“For God is the One working in you both to will and to work according to His good pleasure.” (Philippians 2:13)
I have always been a bit of an idealist (okay… a big-time idealist!), especially when it comes to matters of the Christian faith. I see things differently than most. I see things that ought to be… and wonder why they aren’t that way. Mostly, I see a vision for God’s people that is very different from the reality of most churches.
In general, I see Christianity as largely ineffective in today’s world (especially in Europe and the Americas). It seems to me that we are not making the impact that we should be making in our culture… or our world. This really bothers me… and maybe, you as well.
But it’s not from a lack of knowledge. Christians are often very well-educated in matters of the faith. We know our doctrine (generally). We know our creeds and traditions (mostly). We know our Bible stories. We know enough about the Bible to have a good sense of what God likes and dislikes – and about the importance of Jesus to our salvation.
In short, most Christians know enough to BE good Christians. And yet, for the most part, we seem so far away from what we ought to be. I look into the Book of Acts, when the Church was just beginning, and I see a “brand” of Christianity that seems far superior to what we see in our churches today. In comparison to the early Church (in all honesty) we don’t compare very well.
I’m the kind of person who wants to know why… and to know what is causing the great discrepancy between what we were called to be (as revealed in the book of Acts!) and what we are now (not very much like the Book of Acts).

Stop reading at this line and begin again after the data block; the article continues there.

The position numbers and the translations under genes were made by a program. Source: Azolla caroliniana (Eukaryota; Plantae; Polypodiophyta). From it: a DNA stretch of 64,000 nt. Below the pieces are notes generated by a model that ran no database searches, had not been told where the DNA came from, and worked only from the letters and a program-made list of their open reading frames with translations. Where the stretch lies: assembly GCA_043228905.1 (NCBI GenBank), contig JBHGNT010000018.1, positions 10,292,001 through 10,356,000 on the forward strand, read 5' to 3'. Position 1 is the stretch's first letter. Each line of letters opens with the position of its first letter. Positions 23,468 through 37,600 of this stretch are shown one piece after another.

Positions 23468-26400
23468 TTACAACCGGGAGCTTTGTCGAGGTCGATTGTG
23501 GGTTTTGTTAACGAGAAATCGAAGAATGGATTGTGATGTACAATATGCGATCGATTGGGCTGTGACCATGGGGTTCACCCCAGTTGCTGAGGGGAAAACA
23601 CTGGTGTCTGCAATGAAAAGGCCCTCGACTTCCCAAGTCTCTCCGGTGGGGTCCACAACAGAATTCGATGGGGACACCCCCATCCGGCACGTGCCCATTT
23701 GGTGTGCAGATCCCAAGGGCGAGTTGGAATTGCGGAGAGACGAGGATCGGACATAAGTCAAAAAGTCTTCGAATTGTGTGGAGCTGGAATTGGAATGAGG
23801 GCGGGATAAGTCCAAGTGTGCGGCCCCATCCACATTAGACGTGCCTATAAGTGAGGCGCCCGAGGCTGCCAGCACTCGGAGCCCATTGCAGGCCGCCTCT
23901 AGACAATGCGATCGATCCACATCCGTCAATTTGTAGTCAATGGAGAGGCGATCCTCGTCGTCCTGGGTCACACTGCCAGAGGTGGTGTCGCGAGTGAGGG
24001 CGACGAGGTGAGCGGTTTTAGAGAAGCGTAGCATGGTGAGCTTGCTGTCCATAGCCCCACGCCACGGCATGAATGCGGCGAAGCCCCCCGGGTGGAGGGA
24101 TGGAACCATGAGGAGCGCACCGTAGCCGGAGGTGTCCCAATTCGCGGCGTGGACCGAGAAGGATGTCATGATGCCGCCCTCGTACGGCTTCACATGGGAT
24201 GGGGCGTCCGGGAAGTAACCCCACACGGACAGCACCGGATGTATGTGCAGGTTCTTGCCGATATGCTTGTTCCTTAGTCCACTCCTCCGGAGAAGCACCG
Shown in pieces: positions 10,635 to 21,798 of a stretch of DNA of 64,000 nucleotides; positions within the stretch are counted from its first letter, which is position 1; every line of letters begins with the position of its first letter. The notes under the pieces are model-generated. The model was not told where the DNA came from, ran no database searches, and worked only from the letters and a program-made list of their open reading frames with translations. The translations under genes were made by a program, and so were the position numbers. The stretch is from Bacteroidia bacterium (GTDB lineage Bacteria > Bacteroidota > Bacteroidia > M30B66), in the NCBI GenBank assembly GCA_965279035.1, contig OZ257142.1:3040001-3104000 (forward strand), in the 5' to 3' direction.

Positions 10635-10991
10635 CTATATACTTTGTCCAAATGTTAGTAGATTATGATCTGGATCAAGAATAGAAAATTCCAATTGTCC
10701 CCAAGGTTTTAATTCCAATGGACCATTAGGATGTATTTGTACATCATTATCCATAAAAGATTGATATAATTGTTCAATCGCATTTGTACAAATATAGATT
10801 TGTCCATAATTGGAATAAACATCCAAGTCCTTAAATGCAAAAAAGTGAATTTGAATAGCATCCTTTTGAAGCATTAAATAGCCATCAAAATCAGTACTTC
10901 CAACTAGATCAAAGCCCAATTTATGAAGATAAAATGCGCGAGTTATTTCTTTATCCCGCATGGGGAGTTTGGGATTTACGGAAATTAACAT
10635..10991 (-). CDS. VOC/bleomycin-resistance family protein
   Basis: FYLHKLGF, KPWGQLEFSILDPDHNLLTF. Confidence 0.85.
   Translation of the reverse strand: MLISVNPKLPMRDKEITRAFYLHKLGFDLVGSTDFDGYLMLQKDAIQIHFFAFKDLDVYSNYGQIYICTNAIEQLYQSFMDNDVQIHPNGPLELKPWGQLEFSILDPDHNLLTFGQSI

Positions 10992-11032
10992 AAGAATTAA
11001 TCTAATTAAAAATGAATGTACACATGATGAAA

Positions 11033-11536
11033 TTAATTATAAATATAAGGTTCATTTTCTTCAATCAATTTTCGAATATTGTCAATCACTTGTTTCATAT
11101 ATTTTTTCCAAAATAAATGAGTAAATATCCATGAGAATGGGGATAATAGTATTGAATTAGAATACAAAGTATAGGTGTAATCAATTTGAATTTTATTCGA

All my study has led me to believe that what we see in Acts is NORMAL Christianity. After Jesus left, Jesus was still alive and apparent… working through His people. Miracles were happening. Lives were being changed. Whole cities and regions were being compelled to receive the truth of Christ. And the whole world was discovering the reality (and the wonder) of knowing and loving the Savior of the world (Acts 17). It’s like Jesus never left!
What did they have that we don’t? Why were they able to “turn the whole world upside down” but we haven’t? Are we missing something? If so, what?
Over the next few days, I want to try to answer these questions and provide a challenge to Christians everywhere – to simply BE what we were made to be.
It’s really as simple as that.
Think about what we are claiming as Christians… we are saying that the Almighty God, the Creator of all things, Whose power is unlimited, Whose knowledge is incontrovertible, Whose love is immutable, and Whose Presence is inescapable… is actually living WITHIN us.
IF that is really true… that truth should be irrefutable as seen through our lives.
And that is the whole point. We say that Christianity is not about religion, but relationship. And no minor relationship at that… we are in a relationship with the Most Amazing Being to ever exist. Who lives within us. Who works through us.
And this is utterly and completely normal…
I believe that the book of Acts highlights some important principles that the family of believers should seek to live by. However, I do not believe that the book is prescriptive (do x and y, and z will happen), per se.
Your blog post has prompted me to read through the book of Acts again! Let me go through it and I’ll get back to you with some additional thoughts. 🙂 – it has been a while since I’ve read through the book through in full, so it will be a good exercise for me!
Thanks for reading and offering your thoughts. I look forward to your further comments. The challenge is always to discover the fullness of what God has for us… and, it seems to me, that Acts gives us a pretty good insight into how the early Church understood the task that Jesus had given them. It is my observation that today’s believers live far beneath the provision of God for their lives… and we need to rediscover what God has so graciously provided to us through the work of our Savior. This series of thoughts (in the coming week) seeks to challenge us, as believers, to think bigger and seek greater — in accord with what God has so done for us. I look forward to, and value, your thoughts!
I agree! We are, generally speaking, living far below our spiritual inheritance and that is not good! I look forward to hearing your thoughts as you blog along this journey….